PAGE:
On 31st May, Ryo Horiuchi won the 54th edition of the Taittinger Prize. After several stints working at renowned establishments in France, including for Thierry Marx and Régis Marcon, he recently left Alain Ducasse’s kitchens at Esterre (Tokyo) to become head chef of restaurant Le Jardin in Fukui (situated near the Japanese capital), which is set to open its doors soon. He took the time to answer a few questions for us. 

Can you tell us about the starter and main that enabled you to win the Taittinger Prize? What were your sources of inspiration?

As the chosen theme was beef, I set out to tackle the subject matter in great depth and I ended up going for a combination with beef tongue. The recipe was born from two months of testing various iterations. I wanted to showcase a French dish, but one which everyone could tell had been made by a Japanese person, hence the shiso, chrysanthemum and salted sea urchin. In the end I wrapped it in brioche, a food my wife really likes.
The starter was a combination of things I’d learned to make where I worked previously. I wanted to retain the texture of the spring vegetables and to complement it with a pea and mushroom sauce.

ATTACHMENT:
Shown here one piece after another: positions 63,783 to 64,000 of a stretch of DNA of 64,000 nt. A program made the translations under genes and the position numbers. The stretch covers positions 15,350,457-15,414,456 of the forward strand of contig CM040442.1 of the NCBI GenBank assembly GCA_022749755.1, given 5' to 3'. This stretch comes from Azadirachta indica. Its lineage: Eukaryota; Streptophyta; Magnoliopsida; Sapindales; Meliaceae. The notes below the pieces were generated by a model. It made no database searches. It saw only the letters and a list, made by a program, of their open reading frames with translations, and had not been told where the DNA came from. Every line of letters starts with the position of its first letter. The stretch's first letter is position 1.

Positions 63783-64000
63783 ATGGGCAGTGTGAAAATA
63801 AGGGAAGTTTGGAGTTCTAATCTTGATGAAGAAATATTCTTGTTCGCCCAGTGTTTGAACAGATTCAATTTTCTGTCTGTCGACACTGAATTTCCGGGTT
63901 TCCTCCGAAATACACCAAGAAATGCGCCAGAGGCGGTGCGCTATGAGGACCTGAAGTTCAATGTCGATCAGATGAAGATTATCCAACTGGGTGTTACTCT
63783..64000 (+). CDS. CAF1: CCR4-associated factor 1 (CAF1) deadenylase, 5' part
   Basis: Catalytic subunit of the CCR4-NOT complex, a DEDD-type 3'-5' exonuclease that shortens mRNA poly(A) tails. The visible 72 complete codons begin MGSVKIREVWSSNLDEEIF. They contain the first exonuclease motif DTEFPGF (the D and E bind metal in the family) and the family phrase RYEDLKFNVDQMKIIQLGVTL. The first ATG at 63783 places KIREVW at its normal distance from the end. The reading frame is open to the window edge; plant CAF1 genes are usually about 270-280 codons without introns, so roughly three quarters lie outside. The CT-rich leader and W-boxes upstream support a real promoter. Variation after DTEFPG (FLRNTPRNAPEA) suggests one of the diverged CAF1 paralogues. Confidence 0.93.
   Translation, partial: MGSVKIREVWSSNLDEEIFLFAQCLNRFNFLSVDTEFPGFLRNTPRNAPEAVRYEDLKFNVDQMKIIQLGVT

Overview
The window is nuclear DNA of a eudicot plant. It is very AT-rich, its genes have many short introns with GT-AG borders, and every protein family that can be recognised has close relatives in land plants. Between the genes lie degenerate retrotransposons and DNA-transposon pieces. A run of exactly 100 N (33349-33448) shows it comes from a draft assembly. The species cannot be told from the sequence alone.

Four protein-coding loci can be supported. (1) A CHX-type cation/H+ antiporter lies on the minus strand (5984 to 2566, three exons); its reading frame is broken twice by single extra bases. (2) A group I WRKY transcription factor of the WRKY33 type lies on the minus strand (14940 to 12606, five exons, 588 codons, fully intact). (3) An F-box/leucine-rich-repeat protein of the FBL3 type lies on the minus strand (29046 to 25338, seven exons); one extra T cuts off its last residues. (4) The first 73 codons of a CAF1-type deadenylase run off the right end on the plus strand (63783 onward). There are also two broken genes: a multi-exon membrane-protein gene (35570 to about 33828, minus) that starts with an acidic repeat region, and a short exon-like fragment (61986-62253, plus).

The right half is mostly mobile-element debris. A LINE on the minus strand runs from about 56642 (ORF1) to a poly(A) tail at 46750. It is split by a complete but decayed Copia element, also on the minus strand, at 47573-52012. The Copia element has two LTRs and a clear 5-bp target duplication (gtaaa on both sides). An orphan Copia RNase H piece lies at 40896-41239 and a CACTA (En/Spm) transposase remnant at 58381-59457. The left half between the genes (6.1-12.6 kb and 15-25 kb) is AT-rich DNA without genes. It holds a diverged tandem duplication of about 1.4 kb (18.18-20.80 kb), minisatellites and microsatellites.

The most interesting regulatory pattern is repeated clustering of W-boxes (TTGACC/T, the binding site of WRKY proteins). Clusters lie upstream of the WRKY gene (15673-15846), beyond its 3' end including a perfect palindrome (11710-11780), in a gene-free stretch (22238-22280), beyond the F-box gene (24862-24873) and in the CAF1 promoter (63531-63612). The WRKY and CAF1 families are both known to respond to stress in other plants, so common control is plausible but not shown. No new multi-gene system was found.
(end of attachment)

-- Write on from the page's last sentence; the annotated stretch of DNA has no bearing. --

(> Discover the photos of Ryo Horiuchi’s dishes here).

What does the Taittinger Prize mean to you?

It’s a great tribute to my career achievements so far, but it also shows me that the journey is far from over. The next step is just around the corner.

How would you describe your cuisine?

It’s difficult to describe your own cuisine and there’s still a lot to learn. Japan has four distinct and beautiful seasons, just like France. I want to capture the essence of every season and to try out ingredients ad infinitum, really put them to the test. 

It’s not long until you start working as head chef at restaurant Le Jardin. What experience will you offer there?

Over the course of my career, I’ve had the opportunity to work in several great restaurants, but with Le Jardin I’m keen to showcase French cuisine with my very own twist, food which will only be served at Fukui. See for yourself – come and visit Fukui.

>> >> Discover the images from the Prize finale
in photos / as a video

Photo © Philippe Schwentzel – Phil Art Studio